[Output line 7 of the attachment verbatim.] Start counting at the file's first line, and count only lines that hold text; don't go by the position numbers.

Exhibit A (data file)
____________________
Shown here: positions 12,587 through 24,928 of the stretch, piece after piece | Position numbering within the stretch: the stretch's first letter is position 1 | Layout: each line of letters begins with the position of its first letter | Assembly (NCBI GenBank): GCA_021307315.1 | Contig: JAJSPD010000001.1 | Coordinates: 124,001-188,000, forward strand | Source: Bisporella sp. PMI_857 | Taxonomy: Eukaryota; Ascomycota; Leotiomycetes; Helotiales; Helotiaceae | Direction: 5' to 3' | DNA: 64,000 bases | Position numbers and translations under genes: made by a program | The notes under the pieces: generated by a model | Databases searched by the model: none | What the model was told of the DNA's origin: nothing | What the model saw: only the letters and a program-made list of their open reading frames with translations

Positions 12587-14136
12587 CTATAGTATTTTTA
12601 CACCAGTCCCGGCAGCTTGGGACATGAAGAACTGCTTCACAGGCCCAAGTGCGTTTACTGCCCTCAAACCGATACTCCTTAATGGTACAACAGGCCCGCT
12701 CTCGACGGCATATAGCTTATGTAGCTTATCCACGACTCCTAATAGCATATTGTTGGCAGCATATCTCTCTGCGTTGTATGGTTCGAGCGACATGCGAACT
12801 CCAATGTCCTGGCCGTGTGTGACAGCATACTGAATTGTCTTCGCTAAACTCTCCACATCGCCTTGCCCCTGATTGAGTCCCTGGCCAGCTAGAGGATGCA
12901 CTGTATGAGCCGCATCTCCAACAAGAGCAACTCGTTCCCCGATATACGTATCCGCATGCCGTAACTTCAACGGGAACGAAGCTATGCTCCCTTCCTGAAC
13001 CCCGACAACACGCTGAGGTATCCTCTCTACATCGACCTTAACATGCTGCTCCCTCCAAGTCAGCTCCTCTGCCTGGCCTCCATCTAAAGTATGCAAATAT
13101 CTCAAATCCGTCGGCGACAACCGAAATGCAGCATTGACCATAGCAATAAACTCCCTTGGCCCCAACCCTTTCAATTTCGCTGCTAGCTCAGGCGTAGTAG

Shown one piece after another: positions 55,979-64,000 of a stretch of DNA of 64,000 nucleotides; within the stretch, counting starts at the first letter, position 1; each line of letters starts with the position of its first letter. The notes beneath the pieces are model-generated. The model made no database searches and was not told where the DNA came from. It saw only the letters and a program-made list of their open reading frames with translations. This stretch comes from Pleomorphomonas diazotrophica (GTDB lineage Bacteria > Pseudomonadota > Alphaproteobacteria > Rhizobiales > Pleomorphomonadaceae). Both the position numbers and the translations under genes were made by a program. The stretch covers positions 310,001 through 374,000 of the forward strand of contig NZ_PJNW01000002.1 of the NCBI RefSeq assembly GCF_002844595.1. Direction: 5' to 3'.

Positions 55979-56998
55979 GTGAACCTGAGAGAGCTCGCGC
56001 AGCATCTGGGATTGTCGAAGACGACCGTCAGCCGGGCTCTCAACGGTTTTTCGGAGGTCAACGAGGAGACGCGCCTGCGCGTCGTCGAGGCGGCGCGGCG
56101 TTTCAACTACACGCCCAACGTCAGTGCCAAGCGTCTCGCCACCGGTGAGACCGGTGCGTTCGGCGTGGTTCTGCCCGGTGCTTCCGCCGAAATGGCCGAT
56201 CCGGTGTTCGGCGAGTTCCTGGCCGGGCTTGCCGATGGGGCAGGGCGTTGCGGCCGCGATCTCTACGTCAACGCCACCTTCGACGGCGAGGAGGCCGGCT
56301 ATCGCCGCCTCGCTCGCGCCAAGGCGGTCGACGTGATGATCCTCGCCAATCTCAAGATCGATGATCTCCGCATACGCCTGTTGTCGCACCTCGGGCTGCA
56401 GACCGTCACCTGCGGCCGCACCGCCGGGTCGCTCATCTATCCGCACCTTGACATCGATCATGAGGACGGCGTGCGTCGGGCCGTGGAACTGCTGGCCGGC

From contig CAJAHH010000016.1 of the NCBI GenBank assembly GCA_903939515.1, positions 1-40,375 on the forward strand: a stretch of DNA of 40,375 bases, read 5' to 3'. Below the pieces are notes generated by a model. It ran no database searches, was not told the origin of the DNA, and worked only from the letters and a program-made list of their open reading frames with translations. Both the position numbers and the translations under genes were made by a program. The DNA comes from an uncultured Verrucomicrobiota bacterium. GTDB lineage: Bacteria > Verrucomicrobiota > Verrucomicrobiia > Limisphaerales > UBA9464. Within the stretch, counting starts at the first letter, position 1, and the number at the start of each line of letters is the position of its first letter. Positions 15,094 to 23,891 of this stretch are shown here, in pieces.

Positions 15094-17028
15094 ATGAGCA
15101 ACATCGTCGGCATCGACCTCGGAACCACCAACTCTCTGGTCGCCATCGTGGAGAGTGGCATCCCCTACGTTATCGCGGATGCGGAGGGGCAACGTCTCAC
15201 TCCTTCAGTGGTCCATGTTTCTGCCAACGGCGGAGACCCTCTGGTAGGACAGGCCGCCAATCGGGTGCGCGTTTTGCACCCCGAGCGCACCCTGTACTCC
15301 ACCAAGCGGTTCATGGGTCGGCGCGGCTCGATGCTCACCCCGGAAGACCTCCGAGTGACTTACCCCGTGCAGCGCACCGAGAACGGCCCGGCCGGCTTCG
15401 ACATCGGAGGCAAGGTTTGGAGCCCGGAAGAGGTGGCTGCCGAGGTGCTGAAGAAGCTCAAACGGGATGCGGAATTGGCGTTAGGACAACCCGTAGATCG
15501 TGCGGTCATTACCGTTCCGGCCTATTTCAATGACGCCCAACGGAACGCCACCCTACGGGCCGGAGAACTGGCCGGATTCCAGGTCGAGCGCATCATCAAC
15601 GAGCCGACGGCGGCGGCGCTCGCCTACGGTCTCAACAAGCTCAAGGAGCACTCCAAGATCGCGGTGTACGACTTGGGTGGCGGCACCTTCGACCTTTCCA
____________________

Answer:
12901 CTGTATGAGCCGCATCTCCAACAAGAGCAACTCGTTCCCCGATATACGTATCCGCATGCCGTAACTTCAACGGGAACGAAGCTATGCTCCCTTCCTGAAC